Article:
Quick tips about winter EV road trips:
- Plan for more frequent charging stops because of reduced battery range in cold temperatures.
- Have a backup plan for malfunctioning chargers and weather conditions forcing an itinerary change.
- Maximize your range by driving efficiently on the open road.
Reports of reduced range and problematic charging in cold weather may discourage some EV drivers from taking their electric car on a road trip in the winter months. While nightmarish tales exist, a more common fact is that taking a winter road trip in an EV can be comfortable, safe, and enjoyable.
Here are some planning and preparation tips on taking an EV road trip in the winter.
Know your EV
Consider the vehicle’s capabilities and limitations before deciding on a destination for a winter road trip in your electric car. Among them is the car’s range and, perhaps more importantly, how well the vehicle estimates its remaining battery life.
Feeling confident and being realistic about how far you can drive the car on a full charge is needed to figure out where you can go in the time you can devote to your trip.
I traveled more than 1,300 miles from Denver to Seattle in December to experience two fully electric cars from Volvo’s 2024 lineup — the C40 Recharge and XC40 Recharge. These single motor extended range models have estimated ranges of 297 miles and 293 miles, respectively. And the cars’ estimates for the remaining battery level at the destination were amazingly accurate during the trip.
Plan the charging route
Drivers might consider making more frequent charging stops when planning winter road trips because EVs lose range in the cold. One study found that many popular models kept an average of about 70% of their range in freezing conditions.
But EV range also varies for other reasons, including how and where you drive. For example, your range will decrease faster when climbing mountains or driving long stretches of interstate at highway speeds than when compared to stop-and-go city driving.
Keep these factors in mind when mapping your route and plotting charging stations. Apps and websites, including PlugShare, ChargeHub, and Google
Maps, provide user reviews and charger status, making them good resources for planning your charging stops. You will also be able to check the cost of charging at specific charging stations.
Have a backup plan
Have a Plan B. Complaints about charger reliability, or the lack of charger reliability, are all too common. Plus, car buyers purchased more than a million electric cars in 2023, which leads to a higher likelihood that you might need to wait for an available charger.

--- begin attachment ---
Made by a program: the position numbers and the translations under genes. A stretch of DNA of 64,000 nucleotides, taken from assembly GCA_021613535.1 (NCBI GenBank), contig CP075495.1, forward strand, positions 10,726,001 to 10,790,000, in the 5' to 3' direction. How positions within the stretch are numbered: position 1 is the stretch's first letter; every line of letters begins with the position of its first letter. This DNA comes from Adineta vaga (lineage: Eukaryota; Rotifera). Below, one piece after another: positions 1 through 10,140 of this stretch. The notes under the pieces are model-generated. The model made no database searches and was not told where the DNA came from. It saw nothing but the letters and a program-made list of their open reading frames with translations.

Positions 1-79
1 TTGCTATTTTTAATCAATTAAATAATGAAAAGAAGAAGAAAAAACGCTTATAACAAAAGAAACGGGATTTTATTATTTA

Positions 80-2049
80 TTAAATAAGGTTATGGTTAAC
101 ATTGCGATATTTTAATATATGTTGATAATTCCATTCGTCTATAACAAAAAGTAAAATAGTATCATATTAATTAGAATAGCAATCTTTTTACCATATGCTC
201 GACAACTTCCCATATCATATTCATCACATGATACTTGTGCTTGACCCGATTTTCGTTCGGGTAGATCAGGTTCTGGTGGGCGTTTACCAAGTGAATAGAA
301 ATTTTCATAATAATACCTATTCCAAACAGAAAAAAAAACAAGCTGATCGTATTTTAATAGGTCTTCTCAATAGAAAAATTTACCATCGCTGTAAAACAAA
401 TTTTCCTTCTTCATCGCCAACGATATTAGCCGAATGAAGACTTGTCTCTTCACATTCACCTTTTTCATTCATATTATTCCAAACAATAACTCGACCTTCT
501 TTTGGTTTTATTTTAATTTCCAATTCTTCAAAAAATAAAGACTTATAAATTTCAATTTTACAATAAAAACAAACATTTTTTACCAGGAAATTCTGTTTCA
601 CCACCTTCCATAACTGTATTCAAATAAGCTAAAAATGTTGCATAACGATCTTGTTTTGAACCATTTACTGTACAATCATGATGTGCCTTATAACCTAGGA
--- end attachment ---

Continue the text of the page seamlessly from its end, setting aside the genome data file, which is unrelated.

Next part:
DC fast chargers are desirable on trips out of town. Still, your contingency plan should include knowing locations for emergency charging options.
Although winter weather can be unpredictable, monitor forecasts for your planned route and modify your itinerary to avoid poor weather conditions.
Slower charging in cold weather
Some EV drivers still have range anxiety when hitting the open road. However, time anxiety regarding battery charging speed might be more common, especially in freezing temperatures when recharging takes longer. Build additional time into your itinerary, and remember that getting there can be half the fun. Look for charging locations at or near shopping centers, restaurants, or other attractions to use your waiting time well.
My trip across the Rocky Mountains and into the Pacific Northwest was well choreographed to showcase a partnership with Volvo
The route included stops at a dozen Starbucks locations with DC fast chargers powered by ChargePoint
The companies plan to eventually have chargers at Starbucks stores roughly every 100 miles along the scenic artery to provide much-needed infrastructure and give EV drivers a familiar place to relax while recharging their cars.
As you should do before any journey, perform a basic inspection of the EV before your winter road trip and load the following essential equipment to prepare for cold temperatures and potentially icy weather.
- Check the tire pressure and ensure the remaining tread is adequate for winter driving.
- Top off windshield washer fluid and replace wiper blades, if necessary.
- Ice scraper and snow brush.
- Winter tires or snow chains.
- Boots, warm clothing, and blankets.
- Portable charging cable for emergencies.
- Flashlight and tools for minor repairs.
Because cold weather reduces a car’s range, it’s even more important to drive efficiently to conserve an EV’s battery power and maximize your range during a winter road trip.
- Accelerate slowly.
- Take advantage of the regenerative braking system.
- Engage the car’s “Eco” mode.
- Avoid high speeds.
- Use cruise control on highways, weather permitting.
- Limit climate control and use seat heaters for comfort.
Enjoy the ride
Taking a winter road trip in an EV is similar to a trip in a gas-powered vehicle — drive carefully, plan your route, and make adjustments when necessary. The biggest difference is the time needed to recharge the battery. Some drivers see longer and more frequent stops along the way as a disadvantage. Others might appreciate the chance to get off the road where they might not otherwise stop and stretch outside the car — weather permitting.
This story originally ran on KBB.com.